Dominique’s family estate dates back to 1895 with the vineyard holding of 12 hectares in Anglade, Blaye (though he prefers to say it is on the right bank of Bordeaux opposite Pauillac, which is just across the river).  When Dominique was young, he wasn’t really interested in being a winemaker or grower.  But eventually, he got more involved in the family business.  In 1985, the second year Dominique worked alongside his father in the estate, tragedy struck.  His father died in an accident in the winery.  As a result, Dominique took over the family estate from then on.  Currently he is working on around 3 hectares of land; the rest is kept within other family members.

Dominique produces a good range of wine, 14 of them in total at present. Four of which are AC Blaye Côtes de Bordeaux, a blend of Merlot, Cabernet Sauvignon and some with Petit Verdot.  But to fully appreciate his “quirkiness“, you will have to try his Vin de France, the most humble appellation (table wine level) in the French AC system.  Only within this category, he is allowed to apply his creativity in full swing and in the mean time enjoys more freedom, which is nonexistent in other AC categories.

Dominic Leandre Chevalier Petit Verdot

All his wines are not capitalized (adding sugar); with minimum or no intervention during wine making process and are all with very low level of total sulphites as he believes this is the only way that the real terroir can be expressed when wines are speaking for themselves.  Amongst all, the two most unique wines have to be his 100% Petit Verdot.  In Bordeaux, the role of Petit Verdot is more likely to be the “seasoning” in the blend; a small percentage will do the trick.  It is a difficult grape variety to grow, very late ripening, making it rather unpopular amongst growers. But Dominique not only produces two wines using 100% Petit Verdot, but on one of which, he even uses ungrafted Petit Verdot vines from the vineyards belonging to his sister in Île de Patiras; a little island in the Gironde Estuary, between Pauillac and Blaye.  Those pre-phylloxera vines were planted in 2000 in a circular vineyard, using the ancient planting technique called Provinage.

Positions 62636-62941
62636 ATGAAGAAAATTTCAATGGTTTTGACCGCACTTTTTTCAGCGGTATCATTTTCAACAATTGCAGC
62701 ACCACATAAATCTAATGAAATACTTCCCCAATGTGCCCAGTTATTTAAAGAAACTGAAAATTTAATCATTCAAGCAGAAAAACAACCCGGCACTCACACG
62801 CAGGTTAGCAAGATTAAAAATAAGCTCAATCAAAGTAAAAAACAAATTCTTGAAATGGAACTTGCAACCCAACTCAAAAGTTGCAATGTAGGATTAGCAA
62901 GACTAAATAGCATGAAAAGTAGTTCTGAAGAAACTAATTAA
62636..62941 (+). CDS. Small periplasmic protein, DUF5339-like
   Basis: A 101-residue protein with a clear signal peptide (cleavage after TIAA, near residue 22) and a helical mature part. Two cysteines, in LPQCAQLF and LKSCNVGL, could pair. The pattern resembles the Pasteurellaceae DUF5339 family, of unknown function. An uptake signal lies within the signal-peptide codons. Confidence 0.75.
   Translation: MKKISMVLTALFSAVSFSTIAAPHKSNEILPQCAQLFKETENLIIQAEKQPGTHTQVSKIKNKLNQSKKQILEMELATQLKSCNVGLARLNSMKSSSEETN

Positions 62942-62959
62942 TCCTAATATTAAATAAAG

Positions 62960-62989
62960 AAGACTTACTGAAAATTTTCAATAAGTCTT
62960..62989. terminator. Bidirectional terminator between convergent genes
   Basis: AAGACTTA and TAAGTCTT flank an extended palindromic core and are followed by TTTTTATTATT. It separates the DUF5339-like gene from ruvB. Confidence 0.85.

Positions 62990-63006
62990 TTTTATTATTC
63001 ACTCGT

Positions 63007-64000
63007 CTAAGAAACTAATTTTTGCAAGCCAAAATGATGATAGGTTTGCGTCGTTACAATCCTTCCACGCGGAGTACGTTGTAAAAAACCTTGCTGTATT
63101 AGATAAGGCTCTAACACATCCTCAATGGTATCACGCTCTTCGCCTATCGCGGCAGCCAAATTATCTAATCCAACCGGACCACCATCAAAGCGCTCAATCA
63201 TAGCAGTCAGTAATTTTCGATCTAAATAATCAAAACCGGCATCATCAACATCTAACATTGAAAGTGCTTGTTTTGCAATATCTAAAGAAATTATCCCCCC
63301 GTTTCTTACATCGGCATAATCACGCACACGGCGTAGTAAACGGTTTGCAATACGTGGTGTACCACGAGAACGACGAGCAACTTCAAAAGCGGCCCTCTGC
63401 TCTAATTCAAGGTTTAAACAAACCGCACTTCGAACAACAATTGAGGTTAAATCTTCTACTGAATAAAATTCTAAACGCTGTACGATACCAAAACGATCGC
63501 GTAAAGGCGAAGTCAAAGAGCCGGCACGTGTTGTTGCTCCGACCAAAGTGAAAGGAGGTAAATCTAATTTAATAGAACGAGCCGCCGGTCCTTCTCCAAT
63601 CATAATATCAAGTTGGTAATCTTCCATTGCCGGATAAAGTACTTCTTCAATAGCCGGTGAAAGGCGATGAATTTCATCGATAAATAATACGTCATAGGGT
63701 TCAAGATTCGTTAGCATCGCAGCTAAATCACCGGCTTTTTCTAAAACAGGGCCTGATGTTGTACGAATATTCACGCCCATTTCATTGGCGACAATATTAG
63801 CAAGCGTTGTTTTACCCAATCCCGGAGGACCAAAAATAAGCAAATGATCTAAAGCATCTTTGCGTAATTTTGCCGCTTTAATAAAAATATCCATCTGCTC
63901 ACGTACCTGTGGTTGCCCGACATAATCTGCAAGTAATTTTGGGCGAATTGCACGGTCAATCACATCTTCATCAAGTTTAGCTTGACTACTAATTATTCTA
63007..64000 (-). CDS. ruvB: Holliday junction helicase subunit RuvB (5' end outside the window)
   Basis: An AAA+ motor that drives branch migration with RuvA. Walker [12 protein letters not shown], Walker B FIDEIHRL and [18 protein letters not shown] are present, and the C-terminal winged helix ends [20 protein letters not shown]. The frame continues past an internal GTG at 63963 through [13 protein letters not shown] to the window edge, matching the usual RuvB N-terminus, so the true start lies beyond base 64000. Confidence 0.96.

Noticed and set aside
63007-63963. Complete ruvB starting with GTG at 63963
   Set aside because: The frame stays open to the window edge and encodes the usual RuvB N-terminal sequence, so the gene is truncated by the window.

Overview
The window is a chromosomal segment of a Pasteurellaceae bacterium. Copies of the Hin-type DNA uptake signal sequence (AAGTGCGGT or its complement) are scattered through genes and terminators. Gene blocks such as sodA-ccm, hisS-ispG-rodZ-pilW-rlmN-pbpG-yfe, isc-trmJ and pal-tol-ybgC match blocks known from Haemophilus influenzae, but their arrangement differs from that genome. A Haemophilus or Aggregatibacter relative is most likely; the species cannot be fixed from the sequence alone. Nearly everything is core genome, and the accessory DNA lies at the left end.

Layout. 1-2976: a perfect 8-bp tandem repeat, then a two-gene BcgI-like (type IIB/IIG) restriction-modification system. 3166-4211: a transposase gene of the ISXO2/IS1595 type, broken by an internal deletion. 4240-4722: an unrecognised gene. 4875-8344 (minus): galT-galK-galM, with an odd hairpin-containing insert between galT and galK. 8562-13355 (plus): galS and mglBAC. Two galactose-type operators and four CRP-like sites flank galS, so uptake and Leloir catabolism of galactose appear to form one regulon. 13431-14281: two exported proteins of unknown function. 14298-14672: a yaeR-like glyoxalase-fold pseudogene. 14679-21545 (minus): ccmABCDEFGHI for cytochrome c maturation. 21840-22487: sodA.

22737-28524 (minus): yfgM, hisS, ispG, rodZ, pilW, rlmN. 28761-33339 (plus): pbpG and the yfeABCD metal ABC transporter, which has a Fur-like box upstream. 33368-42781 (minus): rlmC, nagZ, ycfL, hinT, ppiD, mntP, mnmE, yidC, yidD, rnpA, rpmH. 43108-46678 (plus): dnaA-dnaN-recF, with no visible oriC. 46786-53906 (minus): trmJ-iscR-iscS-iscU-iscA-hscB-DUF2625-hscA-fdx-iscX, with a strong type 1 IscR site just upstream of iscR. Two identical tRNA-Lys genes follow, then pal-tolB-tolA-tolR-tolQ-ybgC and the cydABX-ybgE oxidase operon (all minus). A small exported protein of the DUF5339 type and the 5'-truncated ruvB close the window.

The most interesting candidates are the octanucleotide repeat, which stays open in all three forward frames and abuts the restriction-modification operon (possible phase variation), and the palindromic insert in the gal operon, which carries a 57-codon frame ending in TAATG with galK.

Petit Verdot 33333 pieds en cercle franc pieds prephylorexique

Provinage used to be typical for France before Phylloxera.  In DLC, those Petit Verdot vines are planted with an extremely high density of 33,333 vines per hectare on sandy soil (phylloxera dislikes sand).  Each grapevine shoot is bent and placed in a 50 cm deep hole dug next to the root and then covered with soil.  The buried part is then able to grow more roots.  The shoot comes out 30 cm further along, and is fixed to a stake.  This is a method that ensures the vine benefits from the large root system in order to extract as many nutrients from the soil as possible.  To guarantee the concentration of the fruit, each vine will produce only one to two bunches of grapes each year.